Sunday, March 2, is the Eighth Sunday in Ordinary Time. Wednesday, March 5, is Ash Wednesday, the first day of Lent and a day of fasting and abstinence — but not a holy day of obligation requiring Mass attendance. For good Lenten suggestions, see the Register’s "Guide to Lent" at NCRegister.com under "Resources."
Isaiah 49:14-15; Psalms 62:2-3, 6-9; 1 Corinthians 4:1-5; Matthew 6:24-34
In this Sunday’s Gospel — and Lent — the Church calls us to simplify our lives and focus more on God.
Jesus calls Christians to radical simplicity: "Do not worry about your life, what you will eat or drink, or about your body, what you will wear. Is not life more than food and the body more than clothing? Look at the birds in the sky; they do not sow or reap; they gather nothing into barns, yet your heavenly Father feeds them. Are not you more important than they?"
We are far from this vision of simplicity. The American Psychological Association says 70% of Americans report physical consequences of stress — and another 70% report emotional consequences. About 30% suffer from chronic stress; 42% of us lay awake at night unable to sleep because of stress.
What are we worried about? The study breaks down the causes of stress this way: 69% say it’s money; 65% say it’s work; and 61% say it’s the economy. In other words, we worry about the very issues Jesus says not to worry about: reaping, sowing and buying.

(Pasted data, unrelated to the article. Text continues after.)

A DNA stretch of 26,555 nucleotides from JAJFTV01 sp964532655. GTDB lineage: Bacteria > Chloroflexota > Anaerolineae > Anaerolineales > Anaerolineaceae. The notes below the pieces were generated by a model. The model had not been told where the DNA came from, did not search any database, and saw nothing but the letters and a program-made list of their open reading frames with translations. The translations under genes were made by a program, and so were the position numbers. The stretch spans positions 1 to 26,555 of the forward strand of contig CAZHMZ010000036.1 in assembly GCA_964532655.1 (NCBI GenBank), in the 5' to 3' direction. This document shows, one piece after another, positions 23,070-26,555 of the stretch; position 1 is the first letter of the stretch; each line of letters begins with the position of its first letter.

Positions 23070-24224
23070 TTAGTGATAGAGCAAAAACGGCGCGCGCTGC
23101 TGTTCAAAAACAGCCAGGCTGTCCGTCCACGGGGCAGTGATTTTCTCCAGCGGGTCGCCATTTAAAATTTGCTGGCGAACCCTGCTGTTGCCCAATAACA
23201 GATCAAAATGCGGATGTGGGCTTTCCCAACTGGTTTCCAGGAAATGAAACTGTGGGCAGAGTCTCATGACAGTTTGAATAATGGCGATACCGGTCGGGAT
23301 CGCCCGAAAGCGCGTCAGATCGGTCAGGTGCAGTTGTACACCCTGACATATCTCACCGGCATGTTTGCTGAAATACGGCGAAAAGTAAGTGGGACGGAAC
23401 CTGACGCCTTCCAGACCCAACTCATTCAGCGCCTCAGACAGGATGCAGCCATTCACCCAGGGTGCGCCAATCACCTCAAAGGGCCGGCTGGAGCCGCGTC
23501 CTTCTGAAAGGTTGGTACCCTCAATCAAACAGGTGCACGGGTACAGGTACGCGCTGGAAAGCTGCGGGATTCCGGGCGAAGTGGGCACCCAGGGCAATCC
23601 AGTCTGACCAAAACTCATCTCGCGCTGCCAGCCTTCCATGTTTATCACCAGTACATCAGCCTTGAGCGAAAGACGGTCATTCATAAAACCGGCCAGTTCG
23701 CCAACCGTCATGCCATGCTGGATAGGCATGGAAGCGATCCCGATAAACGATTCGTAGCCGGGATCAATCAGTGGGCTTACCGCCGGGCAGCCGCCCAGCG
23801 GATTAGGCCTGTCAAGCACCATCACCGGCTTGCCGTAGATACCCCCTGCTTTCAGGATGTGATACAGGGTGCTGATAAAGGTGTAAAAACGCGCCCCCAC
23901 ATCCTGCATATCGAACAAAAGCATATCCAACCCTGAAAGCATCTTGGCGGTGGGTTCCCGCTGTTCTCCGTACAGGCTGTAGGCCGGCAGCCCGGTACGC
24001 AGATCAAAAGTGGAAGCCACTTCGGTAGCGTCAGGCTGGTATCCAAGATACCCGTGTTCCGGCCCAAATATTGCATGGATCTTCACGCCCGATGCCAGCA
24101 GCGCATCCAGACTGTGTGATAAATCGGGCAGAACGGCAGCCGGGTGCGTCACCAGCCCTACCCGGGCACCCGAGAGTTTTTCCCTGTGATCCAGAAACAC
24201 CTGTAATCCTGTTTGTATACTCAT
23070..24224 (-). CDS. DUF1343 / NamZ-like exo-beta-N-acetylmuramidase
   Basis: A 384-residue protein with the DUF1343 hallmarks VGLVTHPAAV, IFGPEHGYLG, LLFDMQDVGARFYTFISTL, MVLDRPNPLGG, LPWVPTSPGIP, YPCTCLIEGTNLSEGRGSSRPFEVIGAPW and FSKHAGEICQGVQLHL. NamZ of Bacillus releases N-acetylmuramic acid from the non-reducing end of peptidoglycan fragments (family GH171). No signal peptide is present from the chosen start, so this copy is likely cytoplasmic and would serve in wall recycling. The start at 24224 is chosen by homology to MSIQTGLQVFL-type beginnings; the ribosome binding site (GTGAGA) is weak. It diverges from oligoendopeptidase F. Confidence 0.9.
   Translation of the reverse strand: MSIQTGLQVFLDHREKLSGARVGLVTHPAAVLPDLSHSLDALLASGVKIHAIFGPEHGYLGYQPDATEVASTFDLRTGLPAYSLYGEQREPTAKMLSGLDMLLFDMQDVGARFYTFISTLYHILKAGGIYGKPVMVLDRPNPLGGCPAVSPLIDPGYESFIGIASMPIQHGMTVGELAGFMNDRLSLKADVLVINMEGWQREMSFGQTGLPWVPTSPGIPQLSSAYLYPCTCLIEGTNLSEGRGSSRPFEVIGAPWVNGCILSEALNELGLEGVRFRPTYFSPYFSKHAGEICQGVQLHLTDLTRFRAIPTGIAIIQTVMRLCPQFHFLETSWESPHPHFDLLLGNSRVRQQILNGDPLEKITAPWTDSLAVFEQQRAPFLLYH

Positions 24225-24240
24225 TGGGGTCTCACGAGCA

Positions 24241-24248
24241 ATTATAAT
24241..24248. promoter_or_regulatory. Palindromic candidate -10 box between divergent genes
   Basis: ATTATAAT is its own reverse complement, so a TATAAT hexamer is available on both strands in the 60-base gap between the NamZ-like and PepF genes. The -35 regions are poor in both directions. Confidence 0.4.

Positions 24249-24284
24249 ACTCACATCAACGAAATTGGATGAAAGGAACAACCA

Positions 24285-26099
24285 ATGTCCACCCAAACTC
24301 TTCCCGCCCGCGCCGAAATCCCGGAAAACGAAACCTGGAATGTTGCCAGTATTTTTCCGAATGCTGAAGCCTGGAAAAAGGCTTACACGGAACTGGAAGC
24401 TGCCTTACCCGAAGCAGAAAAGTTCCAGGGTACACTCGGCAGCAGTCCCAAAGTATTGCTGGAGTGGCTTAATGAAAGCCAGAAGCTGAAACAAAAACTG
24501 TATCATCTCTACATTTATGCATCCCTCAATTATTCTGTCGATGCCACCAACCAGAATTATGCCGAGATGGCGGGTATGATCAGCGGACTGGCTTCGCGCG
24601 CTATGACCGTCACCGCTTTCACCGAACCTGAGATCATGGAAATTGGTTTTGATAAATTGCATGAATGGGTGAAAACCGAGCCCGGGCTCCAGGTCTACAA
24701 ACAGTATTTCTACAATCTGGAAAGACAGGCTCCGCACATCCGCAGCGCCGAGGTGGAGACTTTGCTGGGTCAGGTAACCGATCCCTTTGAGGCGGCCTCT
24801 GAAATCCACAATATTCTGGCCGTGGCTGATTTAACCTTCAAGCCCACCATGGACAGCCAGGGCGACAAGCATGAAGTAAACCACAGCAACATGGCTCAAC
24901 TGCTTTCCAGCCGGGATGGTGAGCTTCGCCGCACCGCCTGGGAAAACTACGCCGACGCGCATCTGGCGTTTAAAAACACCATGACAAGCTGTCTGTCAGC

"Can any of you by worrying add a single moment to your lifespan?" he asks. Jesus’ wisdom is backed up by science. Statistics show that stress is killing us. Stress causes headaches and muscle tension and can lead to overeating and substance abuse. Apart from the physical toll, it kills many people more directly: Suicide overtook car accidents as the leading cause of death two years ago and shows no signs of slowing down. In other words, our worry has reached epidemic proportions.
Today’s readings teach a better way: Trust the Lord. "God is my safety and my glory," says the Psalm. "Trust in him at all times, O my people!"
How is that level of trust possible? Jesus gives us key advice when he says, "No one can serve two masters. … You cannot serve God and mammon." Jesus’ two-step plan is to first stop serving money and, second, start serving God.
Lent is the perfect time to enact the plan. We should focus on prayer, sacrifice and almsgiving. Why not take on the family budget for a Lenten penance? Budget your time to prayer; budget your money to live more simply and to give more generously.
This Church season is the perfect time to establish habits in each and exchange modern anxiety for enduring hope and trust.
Tom and April Hoopes write from Atchison, Kansas,
where Tom is writer in residence at Benedictine College.